This must be the year. After two full seasons of 4.teen FIP, sub 4.00 ERA, and electric stuff, Matt Garza is a pitcher that should be ready to make the next step. Although his FIP, tERA, ERA, xFIP, SIERA or what ever overall pitching metric you used, they all said he pitched only slightly better or worse from 2008-2009. But one other stat says his best season ever was in 2009.
WPA tells a nice story of how well a baseball player performed for every plate appearance. Fan Graphs marvelously displays those Win Probability statistics from 1974 and on. Garza's WPA has continued to grow every year since his first stint in the Majors.
The interesting stat to note is the situational wins, or WPA/LI. Although I won't look into that in this post, a theory is that he was steamrolled in low leverage situations in last season than in 08, thus resulting in a much lower WPA/LI in comparison to his WPA.
Now for the meat of the piece which I will analyze Matt Garza using pitch f/x and your favorites: pretty graphs.
Here is the spin movement for all his pitches in 2008 and 2009 for every pitch type.
We can see that the two seam fastball has excellent movement, breaking 10 inches into righties at times. The four seamer gets good rise and the curve ball has a nice drop in movement. His change up is straight, meaning that it doesn't drop or tail more than the fastball, exhibiting the same spin movement. Now for the run values for each pitch.
What surprised me when I ran these numbers is that two seamer was so bad considering that was Garza's feature pitch. Knowing that Garza had platoon split favoring lefties, I decide to split the data by batter handedness and between the two seasons along with the two stats were substantially different. The results were telling.
That is almost five runs lost in one year. The SLGCON is over twice as much while the swings dropped 10%. His O-Swing also followed the drop by 12%. So let's look at the location of both balls in play and swings by year to right-handed hitters.
Not much to take from this except that it seems like Garza missed some of those extremely inside swings. And I mean extreme. There are several swings that were more than a foot away from the edge of the plate (at about -.7 in this graph). Either those hitters suck or they were fooled badly by a wicked two seamer that kept riding in on them.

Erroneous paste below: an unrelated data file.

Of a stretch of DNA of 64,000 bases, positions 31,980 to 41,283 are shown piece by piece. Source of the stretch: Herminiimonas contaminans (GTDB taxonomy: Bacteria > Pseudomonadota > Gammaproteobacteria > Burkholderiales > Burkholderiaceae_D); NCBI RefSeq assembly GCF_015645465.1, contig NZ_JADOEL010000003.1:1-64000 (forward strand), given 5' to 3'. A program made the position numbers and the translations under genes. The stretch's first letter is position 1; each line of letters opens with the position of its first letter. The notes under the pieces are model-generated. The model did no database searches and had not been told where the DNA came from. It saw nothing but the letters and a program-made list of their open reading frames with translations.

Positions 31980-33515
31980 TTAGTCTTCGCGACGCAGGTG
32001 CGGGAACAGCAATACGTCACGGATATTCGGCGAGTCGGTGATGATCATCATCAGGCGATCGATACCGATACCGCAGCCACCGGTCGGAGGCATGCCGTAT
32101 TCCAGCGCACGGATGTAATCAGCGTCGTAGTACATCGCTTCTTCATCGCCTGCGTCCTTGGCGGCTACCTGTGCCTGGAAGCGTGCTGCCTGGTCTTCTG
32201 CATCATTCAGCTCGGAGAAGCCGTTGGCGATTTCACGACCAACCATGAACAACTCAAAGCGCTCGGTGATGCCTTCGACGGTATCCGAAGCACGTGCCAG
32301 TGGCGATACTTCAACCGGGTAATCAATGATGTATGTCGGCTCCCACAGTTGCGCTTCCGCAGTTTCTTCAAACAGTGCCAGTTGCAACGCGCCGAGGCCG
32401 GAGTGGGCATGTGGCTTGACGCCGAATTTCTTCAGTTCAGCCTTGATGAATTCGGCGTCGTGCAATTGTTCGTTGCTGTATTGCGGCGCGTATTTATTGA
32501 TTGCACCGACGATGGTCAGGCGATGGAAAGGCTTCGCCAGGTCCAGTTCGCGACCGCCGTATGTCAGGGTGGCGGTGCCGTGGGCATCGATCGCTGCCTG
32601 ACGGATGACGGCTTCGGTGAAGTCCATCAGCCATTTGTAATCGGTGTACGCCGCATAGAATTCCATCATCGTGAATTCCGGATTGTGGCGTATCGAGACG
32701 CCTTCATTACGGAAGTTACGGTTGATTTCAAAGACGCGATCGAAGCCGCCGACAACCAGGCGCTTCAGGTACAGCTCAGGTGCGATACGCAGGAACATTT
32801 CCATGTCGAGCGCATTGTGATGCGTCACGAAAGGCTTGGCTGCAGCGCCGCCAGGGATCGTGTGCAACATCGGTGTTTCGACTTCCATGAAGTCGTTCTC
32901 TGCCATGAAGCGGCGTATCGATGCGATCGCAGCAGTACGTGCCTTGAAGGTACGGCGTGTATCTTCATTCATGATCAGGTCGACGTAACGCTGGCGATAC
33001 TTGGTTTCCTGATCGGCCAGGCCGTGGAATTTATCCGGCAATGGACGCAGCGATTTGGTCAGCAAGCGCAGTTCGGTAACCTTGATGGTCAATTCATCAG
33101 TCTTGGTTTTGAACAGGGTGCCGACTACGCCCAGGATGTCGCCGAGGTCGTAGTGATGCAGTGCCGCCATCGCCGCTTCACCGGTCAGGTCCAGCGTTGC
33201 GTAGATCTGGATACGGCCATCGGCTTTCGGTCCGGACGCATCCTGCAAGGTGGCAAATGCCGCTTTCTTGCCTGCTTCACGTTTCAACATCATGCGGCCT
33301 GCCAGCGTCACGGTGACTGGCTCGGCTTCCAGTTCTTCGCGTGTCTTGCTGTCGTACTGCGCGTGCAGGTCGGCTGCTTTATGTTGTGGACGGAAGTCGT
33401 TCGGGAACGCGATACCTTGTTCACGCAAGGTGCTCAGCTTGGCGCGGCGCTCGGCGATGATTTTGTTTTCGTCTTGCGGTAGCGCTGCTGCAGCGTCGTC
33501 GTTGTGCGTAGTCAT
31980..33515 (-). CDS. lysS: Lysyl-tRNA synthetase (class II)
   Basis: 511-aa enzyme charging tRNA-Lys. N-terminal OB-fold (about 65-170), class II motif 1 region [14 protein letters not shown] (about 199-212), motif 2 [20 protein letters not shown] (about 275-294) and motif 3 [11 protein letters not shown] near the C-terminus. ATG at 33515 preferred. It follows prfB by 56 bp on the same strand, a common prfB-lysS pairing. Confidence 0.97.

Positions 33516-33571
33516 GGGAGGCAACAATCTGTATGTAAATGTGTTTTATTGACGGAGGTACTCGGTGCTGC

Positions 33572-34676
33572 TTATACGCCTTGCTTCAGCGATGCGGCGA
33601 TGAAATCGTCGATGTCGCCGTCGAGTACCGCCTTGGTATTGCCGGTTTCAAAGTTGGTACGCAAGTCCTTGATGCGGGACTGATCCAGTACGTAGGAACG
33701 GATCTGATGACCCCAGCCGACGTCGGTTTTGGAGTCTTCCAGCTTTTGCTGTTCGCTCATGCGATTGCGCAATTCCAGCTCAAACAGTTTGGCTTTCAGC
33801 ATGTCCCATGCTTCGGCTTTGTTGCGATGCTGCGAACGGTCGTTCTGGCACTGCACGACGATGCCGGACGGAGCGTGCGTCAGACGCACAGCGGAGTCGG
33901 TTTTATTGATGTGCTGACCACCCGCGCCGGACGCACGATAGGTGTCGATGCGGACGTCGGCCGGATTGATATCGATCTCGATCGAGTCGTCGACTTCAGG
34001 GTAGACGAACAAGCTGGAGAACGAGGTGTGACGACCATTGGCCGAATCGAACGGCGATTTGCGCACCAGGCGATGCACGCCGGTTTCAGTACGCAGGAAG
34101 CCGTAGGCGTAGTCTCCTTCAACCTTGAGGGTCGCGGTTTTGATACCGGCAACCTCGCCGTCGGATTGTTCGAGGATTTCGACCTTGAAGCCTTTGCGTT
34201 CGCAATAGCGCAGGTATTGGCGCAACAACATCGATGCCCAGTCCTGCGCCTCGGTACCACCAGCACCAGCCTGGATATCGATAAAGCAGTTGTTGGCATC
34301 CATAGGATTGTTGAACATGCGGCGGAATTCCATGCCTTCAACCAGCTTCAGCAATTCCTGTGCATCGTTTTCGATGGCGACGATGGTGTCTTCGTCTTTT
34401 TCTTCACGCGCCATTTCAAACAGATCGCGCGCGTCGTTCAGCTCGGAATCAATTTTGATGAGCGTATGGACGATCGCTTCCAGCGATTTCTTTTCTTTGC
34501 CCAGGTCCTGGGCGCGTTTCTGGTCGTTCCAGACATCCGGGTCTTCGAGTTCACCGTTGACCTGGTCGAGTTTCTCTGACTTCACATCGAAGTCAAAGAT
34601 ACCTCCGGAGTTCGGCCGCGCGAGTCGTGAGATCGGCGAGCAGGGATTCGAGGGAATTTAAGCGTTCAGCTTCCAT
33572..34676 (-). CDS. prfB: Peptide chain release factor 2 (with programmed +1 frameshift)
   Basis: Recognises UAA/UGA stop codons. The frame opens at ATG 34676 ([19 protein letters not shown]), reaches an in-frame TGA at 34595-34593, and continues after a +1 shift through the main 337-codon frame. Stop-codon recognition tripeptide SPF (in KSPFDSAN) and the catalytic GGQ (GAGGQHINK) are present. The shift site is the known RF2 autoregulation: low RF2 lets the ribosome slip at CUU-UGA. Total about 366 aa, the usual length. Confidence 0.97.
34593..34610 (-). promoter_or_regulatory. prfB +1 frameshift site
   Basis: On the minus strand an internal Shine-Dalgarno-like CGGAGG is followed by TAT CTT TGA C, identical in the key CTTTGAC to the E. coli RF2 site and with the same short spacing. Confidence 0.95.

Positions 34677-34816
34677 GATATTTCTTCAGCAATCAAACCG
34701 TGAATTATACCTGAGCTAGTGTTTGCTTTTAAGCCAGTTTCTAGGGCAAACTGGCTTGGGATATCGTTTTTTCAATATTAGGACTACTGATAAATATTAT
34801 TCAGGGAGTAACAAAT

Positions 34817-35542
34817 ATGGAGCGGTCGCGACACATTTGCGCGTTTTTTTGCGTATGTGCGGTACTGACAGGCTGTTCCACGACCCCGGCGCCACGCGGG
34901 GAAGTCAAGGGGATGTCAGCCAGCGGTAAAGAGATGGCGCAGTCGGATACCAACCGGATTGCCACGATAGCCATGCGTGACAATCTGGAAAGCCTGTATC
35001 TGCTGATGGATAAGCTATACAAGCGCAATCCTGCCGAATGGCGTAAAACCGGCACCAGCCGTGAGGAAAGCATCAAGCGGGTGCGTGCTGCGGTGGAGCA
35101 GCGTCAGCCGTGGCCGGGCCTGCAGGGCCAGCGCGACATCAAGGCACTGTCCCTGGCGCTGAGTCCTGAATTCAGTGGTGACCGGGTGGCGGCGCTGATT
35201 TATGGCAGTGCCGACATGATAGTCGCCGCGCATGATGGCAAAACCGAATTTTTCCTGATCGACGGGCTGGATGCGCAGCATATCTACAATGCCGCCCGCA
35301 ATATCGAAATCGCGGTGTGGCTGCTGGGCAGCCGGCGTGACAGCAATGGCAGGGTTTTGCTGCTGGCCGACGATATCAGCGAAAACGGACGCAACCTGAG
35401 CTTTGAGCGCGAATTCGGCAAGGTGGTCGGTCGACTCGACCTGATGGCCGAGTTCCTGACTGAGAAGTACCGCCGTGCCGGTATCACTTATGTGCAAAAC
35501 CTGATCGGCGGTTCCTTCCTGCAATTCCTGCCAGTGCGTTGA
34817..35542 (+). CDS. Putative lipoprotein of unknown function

Now for the balls in play.
This a little better than the first graph. There is noticeably more blue dots (2009) over the plate than red ones. And those are recorded over the plate. That means right-handed hitters are hitting those pitches as they tail right over the heart of the plate and in their sweet spot. This evident in the next graphic which plots the density of his fastballs with the black dots noting the home runs he gave up.
I see two clusters here. One just above the knees on the inside part of the plate and the other thigh-high anywhere from the middle plate going away from the hitter. The one outlier is where Garza most frequently places the fastball, which I assume to be very difficult to hit for power. And looking at the home runs individually, it appears all but one of the seven homers were pulled to left field, that one by Oakland A Rajai Davis. This to me seems like hitters just take the two seamer back where it came from, an angle towards right-center. Not an important point here, it is just interesting to me.
If Garza's going to establish himself in 2010 as a dominant starter, his two seam fastball needs to get on track. Having it be his worst pitch to right-handed hitters hurts his platoon split which should favor against right-handed hitters. Complement that tailing fastball with hard slider and a good breaking curve, there should be little reason for me to believe that Garza should have an opposite platoon split. And then finally turn heads among the traditional baseball crowd with 15+ wins and a couple of shutouts to boot.